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JUSTICE!! Badly beaten victim wins lawsuit against police

HeadlineJUSTICE!! Badly beaten victim wins lawsuit against police

Photo: Leon Duncan

Leon Duncan, a victim of police brutality in 2019, is being awarded almost a quarter million dollars after filing a civil suit against the Belize Police Department for wrongfully being beaten up and breaking both his legs by two police officers.

by Charles Gladden

BELIZE CITY, Fri. Jan. 6, 2023

Leon Duncan, a resident of Ladyville, has been awarded almost a quarter million dollars which is to be paid by the Government of Belize, by order of the Supreme Court after he was severely beaten up by two police officers.

In 2019, the two police Constables, Marvin McKoy and Sheldon Williams were responding to reports of a burglary at the home of a school teacher, Melvin Armstrong, on the Antelope Street Extension, after Armstrong arrived at his home and witnessed two men fleeing. When the police officers arrived at the scene, they apprehended Duncan, who had no participation in the burglary, and proceeded to break both of Duncan’s legs and beat him in the face with a broomstick as he refused to provide the identities of the men, who had escaped from the scene.

Duncan was then charged with burglary, but pleaded not guilty and was released on $3,000 bail.

A civil suit was filed by Duncan’s attorney, Anthony Sylvestre, against the Attorney General, the Commissioner of Police, and the Constables Mckoy and Williams following the aggressive beat down. Their defense attorney claimed that the officers did not harm Duncan while they were at the scene, while officer Mckoy claimed that he wasn’t on duty during the time the incident occurred, and another officer confirmed his statement.

Constable Williams confessed that he had pulled down Duncan’s pants and provided him with injuries that he complained about, but denied assaulting him.

However, their claims didn’t hold up in court as the presiding judge expressed that the officers did not provide any records to the courts of what transpired, which resulted in Justice Lisa Shoman ordering that Duncan’s claim for damages, for personal injury, pain, and suffering of unlawful assault and battery by the two constables, succeed.

“It’s disappointing; not disappointed at the judgment itself, but disappointed in the action of the police that led to the particular judgment,” said Commissioner of Police, Chester Williams to 7News.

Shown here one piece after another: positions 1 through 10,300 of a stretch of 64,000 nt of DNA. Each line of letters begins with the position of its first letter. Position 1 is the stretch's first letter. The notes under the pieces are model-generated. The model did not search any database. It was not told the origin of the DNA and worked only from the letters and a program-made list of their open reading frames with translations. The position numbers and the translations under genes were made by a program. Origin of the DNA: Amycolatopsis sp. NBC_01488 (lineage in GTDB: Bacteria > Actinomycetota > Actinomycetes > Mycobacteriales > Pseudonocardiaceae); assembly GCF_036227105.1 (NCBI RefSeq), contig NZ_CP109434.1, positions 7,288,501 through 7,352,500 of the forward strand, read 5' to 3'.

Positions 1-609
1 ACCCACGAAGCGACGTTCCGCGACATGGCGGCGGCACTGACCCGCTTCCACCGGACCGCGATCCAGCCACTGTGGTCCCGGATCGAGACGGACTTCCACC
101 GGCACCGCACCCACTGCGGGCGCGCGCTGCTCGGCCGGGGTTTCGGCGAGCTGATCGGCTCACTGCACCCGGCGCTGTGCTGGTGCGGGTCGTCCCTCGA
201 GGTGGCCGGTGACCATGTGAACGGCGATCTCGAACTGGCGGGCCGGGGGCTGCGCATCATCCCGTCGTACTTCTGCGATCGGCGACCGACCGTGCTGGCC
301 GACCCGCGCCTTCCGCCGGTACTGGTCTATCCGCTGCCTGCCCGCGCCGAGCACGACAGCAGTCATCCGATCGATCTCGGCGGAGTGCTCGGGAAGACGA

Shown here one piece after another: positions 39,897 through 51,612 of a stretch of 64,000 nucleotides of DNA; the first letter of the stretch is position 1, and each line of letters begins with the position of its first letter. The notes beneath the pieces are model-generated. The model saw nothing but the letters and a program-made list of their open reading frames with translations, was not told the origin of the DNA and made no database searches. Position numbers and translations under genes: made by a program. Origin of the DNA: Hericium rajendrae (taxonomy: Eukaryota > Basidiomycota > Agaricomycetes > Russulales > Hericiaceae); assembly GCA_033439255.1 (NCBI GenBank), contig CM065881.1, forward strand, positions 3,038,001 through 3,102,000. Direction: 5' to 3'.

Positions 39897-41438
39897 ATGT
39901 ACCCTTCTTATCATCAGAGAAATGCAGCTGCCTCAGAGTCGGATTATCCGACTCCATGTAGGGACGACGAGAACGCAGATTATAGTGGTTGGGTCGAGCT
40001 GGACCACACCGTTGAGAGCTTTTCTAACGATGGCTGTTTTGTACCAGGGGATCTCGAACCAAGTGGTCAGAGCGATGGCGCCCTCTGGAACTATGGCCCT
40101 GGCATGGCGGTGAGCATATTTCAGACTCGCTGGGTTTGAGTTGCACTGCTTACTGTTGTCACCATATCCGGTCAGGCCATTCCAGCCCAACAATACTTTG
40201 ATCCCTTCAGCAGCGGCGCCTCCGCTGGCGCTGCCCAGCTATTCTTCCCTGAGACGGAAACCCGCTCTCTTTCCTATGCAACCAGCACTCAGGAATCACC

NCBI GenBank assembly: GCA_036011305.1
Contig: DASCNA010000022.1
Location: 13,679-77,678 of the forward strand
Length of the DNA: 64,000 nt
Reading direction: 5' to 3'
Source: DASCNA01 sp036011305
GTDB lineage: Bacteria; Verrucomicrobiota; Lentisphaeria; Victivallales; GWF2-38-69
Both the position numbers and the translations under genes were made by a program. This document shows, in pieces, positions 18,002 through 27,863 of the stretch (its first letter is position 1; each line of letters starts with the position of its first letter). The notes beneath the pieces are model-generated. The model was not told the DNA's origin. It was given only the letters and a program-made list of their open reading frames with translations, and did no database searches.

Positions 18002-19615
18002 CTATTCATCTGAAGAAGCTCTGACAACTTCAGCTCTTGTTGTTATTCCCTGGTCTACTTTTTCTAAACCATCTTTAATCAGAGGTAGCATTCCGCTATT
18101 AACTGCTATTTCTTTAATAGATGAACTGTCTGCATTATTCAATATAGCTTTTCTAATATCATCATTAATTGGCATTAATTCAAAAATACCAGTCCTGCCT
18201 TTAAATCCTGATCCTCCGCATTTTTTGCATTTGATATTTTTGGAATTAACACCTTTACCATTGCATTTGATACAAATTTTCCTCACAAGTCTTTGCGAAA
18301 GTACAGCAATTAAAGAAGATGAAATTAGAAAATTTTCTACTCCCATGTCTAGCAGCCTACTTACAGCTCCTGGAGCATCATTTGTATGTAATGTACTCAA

“… We’ve been saying to police officers that we can do our job and achieve the same goal without injuring [and brutalizing] people. [As] I have said before, the only way to stop this is to amend the law, the Crown Procedure Act, to hold police officers personally liable when they go and do things that are against our department’s policy and procedures,” he added.

When Duncan first made his media appearance in 2019, he was immobilized, with the assistance of a wheelchair. But three years after the incident occurred, he was able to stand on his own two feet and expressed to 7News that he became unemployed and relied on the assistance of family members to do daily tasks.

The entire incident changed Duncan’s life, as metal rods are implanted in his legs, which has prevented him from lifting heavy objects, and walking bow-legged.

There have been many victims of police brutality throughout Belize, but the majority are in fear to seek justice and sue the department; however, Duncan maintained his facts despite the cops’ attempt to cover it up.

“I stuck to the truth all along, and the truth is what will set you free. With all they were trying to hide, that they didn’t do this or didn’t do that, with the help of mister Sylvestre, he caught them in a lot of lies. Mister Sylvestre cross questioning them. He did a very good job in cross-questioning them. The judge understood more than my words… Because I saw them. You can’t forget somebody’s face who did this damage to you. If somebody hurt you this much, you could never forget their face,” said Duncan.

Justice Shoman has ordered the government to compensate Duncan 175 thousand dollars for damages in 17 monthly installments, with an additional $8,522.22 in special damages, and ordered the government to pay Duncan’s court cost of $20,000.

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